Jack Reacher must uncover the truth behind a major government conspiracy in order to clear his name. On the run as a fugitive from the law, Reacher uncovers a potential secret from his past that could change his life forever.
The Girl on the Train is the story of Rachel Watson's life post-divorce. Every day, she takes the train in to work in New York, and every day the train passes by her old house. The house she lived in with her husband, who still lives there, with his new wife and child. As she attempts to not focus on her pain, she starts watching a couple who live a few houses down -- Megan and Scott Hipwell. She creates a wonderful dream life for them in her head, about how they are a perfect happy family. And then one day, as the train passes, she sees something shocking, filling her with rage. The next day, she wakes up with a horrible hangover, various wounds and bruises, and no memory of the night before. She has only a feeling: something bad happened. Then come the TV reports: Megan Hipwell is missing. Rachel becomes invested in the case and trying to find out what happened to Megan, where she is, and what exactly she herself was up to that same night Megan went missing.
The novel debuted at No. 1 on The New York Times Fiction Best Sellers of 2015 list and remained in the top position for fifteen weeks, thirteen of which were consecutive. The book had sold more than 3 million copies in the United States alone as of July 2015. See more »
The article describing the discovery of Megan's body says that Westchester Police SAYS they're investigating a murder case. Westchester Police is a plural noun so it should read Westchester Police SAY etc etc. See more »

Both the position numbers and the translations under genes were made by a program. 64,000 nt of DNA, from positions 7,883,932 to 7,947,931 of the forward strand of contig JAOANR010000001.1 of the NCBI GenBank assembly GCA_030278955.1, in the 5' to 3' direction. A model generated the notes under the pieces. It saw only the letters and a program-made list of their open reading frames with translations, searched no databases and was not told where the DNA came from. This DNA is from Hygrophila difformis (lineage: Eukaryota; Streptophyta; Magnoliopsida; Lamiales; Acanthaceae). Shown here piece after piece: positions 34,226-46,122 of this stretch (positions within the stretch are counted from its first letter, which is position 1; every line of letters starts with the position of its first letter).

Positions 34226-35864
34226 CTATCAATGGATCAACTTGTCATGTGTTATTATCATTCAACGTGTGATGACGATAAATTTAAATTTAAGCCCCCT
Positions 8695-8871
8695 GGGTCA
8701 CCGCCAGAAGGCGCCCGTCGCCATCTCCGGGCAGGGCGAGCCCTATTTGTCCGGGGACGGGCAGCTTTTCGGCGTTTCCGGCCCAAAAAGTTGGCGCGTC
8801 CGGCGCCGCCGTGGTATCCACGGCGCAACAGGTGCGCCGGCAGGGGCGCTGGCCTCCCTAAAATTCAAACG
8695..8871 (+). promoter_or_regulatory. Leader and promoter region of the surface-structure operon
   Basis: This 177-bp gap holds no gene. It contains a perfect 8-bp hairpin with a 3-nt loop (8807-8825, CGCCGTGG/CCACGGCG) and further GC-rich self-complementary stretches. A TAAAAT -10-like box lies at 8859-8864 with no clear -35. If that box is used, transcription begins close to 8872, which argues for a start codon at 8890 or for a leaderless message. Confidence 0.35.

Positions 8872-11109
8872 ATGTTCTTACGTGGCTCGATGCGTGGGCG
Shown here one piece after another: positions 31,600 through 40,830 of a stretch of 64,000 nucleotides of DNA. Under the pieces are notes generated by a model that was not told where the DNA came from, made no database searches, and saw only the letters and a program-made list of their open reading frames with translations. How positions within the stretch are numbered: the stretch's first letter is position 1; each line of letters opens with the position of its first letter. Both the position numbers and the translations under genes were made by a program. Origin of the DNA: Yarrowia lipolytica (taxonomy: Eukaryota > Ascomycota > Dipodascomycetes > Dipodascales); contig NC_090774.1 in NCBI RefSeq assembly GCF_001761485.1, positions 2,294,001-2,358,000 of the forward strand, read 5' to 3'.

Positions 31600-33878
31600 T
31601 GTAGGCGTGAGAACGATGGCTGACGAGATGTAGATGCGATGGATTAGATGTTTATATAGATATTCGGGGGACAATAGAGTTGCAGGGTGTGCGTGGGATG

My husband used to tell me I have an overactive imagination. I can't help it. I mean, haven't you ever been on a train and wondered about the lives of the people who live near the tracks? The lives you've never lived. These are things I want to know. Twice a day, I sit in the third car from the front where I have the perfect view into my favorite house: Number 15, Beckette Road.
[Rachel sees a woman on her back porch in the morning]
I don't know when exactly, I suppose I ...
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Emily Blunt totally deserves an applaud for her acting. She has delivered an masterpiece. This thriller is atmospheric and suspenseful, like the best-selling Paula Hawkins novel it's based on. Emily carries the weight of Rachel's alcohol dependency, an awful cocktail mixed with grief and self-hatred. Its heroes and villains are painted with a one-dimensional brush, either evil and angry, icy, or simply a big hot mess.
It almost feels like a lot of The Girl on the Train's potential was left on the cutting room floor, taken out for brevity or simplicity. But characters like these deserve complex treatment. And audiences need more than just the twist in the end if you want to leave them puzzling over a movie after the credits roll. What we get instead is an interesting enough, creepy enough experience.
An amazing directed and superbly acted movie.
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